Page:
[Sundance] Review: Blumhouse's SWEETHEART

It’s so much fun to sit down and watch a film you know little about. I knew our friends at Blumhouse were involved and it starred the talented Kiersey Clemons, but that’s about where my knowledge stopped on Sweetheart, a new film directed by J.D. Dillard (Judy Goose, Sleight). Sweetheart is a new, one-of-a-kind aquatic horror creature feature that gives you one more reason to be terrified of the deep blue sea.

Kiersey Clemons (Dope, Flatliners) returns to Sundance in a complete 180 degree turn around from last year’s feel-good father-daughter story Hearts Beat Loud. This time, Clemons assumes the role of Jennifer Remming, a young girl who wakes up washed ashore on a deserted island. The film grasped my interest from the get-go with an opening underwater shot that rivals the saturated aerial shots we see in just about every horror film opening. Don’t get me wrong, I love a good aerial drone shot, but it really was a nice change since Dillard could have just as easily given us an aerial shot of the island before we see our protagonist. Instead, we get an ominous undersea look that gives the feeling something may be lurking in the deep.

After Jennifer comes to, we see someone else has washed ashore and after an attempt to save him, she is left alone on the strange island. She clearly wasn’t alone before she ended up in this place, but it isn’t clear just how many of them there were, where they were headed, or where they are now. What is clear, is that Jennifer is now alone, stranded, and must fend for herself. As she explores the island, Jennifer finds items that lead her to believe that maybe there were others there at one time, but where are they now? As Jennifer begins to settle into that deserted island life, foraging for food and shelter, it’s obvious pretty early on that we are dealing with a smart protagonist which is another welcome change to some of the not-so-smart characters we sometimes meet in horror films. As she settles in for the night, a plane passes overhead and in her attempt to flag down the plane, we get our first monster reveal in one of the best, “OH SHIT” moments in an audience I’ve had in a long time. From this point on, it’s a battle for survival as Jennifer literally fights to survive. She maintains her wits and does her best to outsmart the monster, giving the audience every reason to cheer her on through the end. The film is peppered with some very well earned jump scares, giving it the perfect blend of tension and thrill. After a brisk 82 minutes, it all ends in a final showdown that makes me hope if I ever find myself stuck on a deserted island trying to escape a terrifying water monster, Kiersey Clemons will be there to have my back.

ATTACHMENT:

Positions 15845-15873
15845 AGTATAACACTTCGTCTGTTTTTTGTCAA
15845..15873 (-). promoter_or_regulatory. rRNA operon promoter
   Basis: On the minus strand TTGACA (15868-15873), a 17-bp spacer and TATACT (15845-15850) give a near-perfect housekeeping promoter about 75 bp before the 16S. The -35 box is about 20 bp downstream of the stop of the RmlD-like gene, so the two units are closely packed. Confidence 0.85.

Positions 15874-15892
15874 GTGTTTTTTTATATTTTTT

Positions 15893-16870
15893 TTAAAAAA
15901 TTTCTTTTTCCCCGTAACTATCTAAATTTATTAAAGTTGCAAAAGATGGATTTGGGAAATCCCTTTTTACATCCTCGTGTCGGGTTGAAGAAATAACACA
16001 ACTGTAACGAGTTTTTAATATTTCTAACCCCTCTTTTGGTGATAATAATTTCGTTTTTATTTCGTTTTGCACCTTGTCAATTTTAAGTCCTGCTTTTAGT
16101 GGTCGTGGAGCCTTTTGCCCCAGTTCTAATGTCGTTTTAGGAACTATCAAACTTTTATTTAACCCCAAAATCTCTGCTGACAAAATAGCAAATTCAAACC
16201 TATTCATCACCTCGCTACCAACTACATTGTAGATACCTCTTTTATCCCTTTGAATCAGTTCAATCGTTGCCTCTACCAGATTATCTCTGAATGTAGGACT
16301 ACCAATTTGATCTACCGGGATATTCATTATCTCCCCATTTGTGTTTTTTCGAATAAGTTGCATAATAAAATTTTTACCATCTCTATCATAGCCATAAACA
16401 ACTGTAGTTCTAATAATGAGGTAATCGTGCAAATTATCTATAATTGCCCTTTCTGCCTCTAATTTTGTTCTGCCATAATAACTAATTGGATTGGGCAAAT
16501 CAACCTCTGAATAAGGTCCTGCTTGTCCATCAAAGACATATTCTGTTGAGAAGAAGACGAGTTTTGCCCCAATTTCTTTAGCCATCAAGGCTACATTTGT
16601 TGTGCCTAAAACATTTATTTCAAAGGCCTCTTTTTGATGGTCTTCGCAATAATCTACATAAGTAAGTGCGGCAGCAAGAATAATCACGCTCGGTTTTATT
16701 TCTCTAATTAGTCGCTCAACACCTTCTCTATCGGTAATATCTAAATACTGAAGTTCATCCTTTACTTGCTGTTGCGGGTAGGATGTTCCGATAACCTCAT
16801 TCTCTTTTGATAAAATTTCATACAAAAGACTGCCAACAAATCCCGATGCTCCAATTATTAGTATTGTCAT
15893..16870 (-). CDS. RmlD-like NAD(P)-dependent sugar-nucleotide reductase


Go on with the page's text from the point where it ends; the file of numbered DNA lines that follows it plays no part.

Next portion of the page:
Sweetheart is short and sweet (pun intended), and succeeds in everything it came to do. Dillard gives us just enough information without answering too many questions, leaving the audience to figure out the rest. I’m a sucker for a good score and Sweetheart is backed by a synth-tastic slow building score, composed by Charles Scott IV (Sleight), that peaks at all the right moments. The minimalistic script written by J.D. Dillard, Alex Hyner, and Alex Theurer doesn’t hold Kiersey Clemons back from a standout performance; although she doesn’t say much, she knocks it out of the park as a young castaway. Tom Hanks would be proud.

It was so refreshing to see a female, POC led horror film and it’s exactly what we’re looking to spotlight here at Ghastly Grinning. We hope to see more from both Dillard and Clemons soon and we’ll be sure to keep you posted about when Sweetheart hits theaters.